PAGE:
Joint 118th Annual Cordilleran/72nd Annual Rocky Mountain Section Meeting - 2022

Paper No. 20-2
Presentation Time: 8:30 AM-6:00 PM


POLLOCK, Nicholas, Geology, Westminster College, 1840 South 1300 East, Salt Lake City, UT 84105 and ROLLINS, Wyatt, Geology, Westminster College, Salt Lake City, UT 84105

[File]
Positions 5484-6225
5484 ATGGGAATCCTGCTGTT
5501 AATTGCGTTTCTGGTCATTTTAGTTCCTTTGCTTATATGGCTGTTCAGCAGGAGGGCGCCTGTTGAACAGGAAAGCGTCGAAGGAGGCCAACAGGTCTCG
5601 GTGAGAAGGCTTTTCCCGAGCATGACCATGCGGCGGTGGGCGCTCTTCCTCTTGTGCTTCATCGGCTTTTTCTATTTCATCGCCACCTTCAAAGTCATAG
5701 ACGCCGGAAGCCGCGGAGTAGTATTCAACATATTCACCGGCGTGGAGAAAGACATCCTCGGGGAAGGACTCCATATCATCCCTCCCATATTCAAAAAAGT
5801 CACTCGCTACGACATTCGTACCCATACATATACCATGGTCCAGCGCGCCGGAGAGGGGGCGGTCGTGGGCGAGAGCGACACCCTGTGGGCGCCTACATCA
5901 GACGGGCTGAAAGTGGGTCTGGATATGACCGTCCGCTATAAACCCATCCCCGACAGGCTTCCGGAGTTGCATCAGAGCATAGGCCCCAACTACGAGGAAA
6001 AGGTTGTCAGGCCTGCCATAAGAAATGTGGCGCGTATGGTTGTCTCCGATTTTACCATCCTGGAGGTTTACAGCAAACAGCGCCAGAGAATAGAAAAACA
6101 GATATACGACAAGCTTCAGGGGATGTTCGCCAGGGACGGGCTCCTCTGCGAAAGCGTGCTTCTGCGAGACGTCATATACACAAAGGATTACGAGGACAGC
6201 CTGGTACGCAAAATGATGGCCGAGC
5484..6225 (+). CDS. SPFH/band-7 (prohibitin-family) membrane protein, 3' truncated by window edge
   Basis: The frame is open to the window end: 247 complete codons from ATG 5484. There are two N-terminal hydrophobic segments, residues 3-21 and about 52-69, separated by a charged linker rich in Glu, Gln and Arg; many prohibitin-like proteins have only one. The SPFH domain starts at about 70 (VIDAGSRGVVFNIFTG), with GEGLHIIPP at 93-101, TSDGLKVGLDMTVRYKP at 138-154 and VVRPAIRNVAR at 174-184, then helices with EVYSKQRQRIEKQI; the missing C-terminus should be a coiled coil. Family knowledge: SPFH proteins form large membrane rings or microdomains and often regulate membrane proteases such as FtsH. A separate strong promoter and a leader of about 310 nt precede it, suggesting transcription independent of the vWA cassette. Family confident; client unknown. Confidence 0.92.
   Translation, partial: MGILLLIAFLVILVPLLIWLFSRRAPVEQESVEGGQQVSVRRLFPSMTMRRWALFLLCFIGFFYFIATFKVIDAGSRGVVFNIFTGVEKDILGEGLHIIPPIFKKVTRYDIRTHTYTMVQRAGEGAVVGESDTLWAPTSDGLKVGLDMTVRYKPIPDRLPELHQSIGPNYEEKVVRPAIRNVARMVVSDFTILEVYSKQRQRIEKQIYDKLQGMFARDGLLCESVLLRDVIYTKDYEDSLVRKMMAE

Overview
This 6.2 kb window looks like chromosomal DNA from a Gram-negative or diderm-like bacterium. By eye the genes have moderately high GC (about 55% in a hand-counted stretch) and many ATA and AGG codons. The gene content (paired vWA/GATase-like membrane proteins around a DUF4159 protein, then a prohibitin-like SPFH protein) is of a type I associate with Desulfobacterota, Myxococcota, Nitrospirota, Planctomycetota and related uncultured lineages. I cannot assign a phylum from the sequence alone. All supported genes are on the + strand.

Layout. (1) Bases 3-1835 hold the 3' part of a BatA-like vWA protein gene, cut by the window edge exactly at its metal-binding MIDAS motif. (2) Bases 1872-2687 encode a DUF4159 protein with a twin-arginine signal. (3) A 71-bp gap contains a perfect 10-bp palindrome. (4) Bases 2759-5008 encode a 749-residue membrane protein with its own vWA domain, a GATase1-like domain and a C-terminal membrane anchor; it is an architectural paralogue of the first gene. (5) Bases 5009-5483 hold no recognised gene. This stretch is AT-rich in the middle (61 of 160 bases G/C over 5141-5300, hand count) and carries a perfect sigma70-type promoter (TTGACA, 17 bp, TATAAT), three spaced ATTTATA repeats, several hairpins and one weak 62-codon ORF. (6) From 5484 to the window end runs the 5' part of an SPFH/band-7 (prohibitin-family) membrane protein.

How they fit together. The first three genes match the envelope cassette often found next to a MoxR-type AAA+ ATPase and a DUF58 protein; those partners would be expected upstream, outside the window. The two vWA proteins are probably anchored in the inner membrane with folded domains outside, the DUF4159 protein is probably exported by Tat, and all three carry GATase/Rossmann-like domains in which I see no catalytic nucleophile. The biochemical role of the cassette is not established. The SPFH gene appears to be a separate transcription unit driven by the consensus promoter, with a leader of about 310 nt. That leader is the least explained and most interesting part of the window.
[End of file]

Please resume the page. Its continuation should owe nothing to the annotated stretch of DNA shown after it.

Debris flows are a common, and often destructive, phenomena often associated with wildfire-affected landscapes throughout Western North America. As climate change increases the frequency and severity of both wildfires and extreme precipitation events and as the wildland-urban interface continues to expand, we expect the risks posed by post-wildfire debris flows to increase throughout the West as well. One method for rapidly investigating the past, present, and future effects of debris flows on landscape evolution is using unmanned aerial vehicles (UAVs) to acquire aerial images of the landscape. The aerial images can be quickly processed to obtain quantitative information about landscape evolution before, during, and after debris flow events. Here, we present the results of a preliminary investigation of a prominent debris flow fan 4 miles south of Santaquin, Utah. The fan deposits record a long history of successive debris flows with pervasive charcoal, suggesting a strong influence from wildfires on the initiation of past debris flows. The area was burned during the William Fire in September of 2020, and we began our initial survey of the site in early Summer 2021. Following an intense rainstorm on July 30th, we returned to the field in early August to find a new debris flow that both incised through portions of the debris flow fan and deposited new material further down the fan. We acquired UAV aerial images of the fan both prior to and after the July 30th debris flow. We generated digital terrain models (DTMs) from the aerial images and analyzed the DTMs to highlight patterns of erosion and deposition for the July 30th debris flow. These patterns of erosion and deposition provide important insight into the mechanics driving these dangerous flows. We also calculate hillslope parameters to identify paths most likely affected by future debris flows. The populations of nearby communities increased over 500% in the past 30 years, and the population is projected to grow another 300% over the next 30-40 years. As these growing communities continue to sprawl further into the foothills where debris flows are common, we must be able to provide a more complete understanding of future debris flow hazards in light of a changing climate.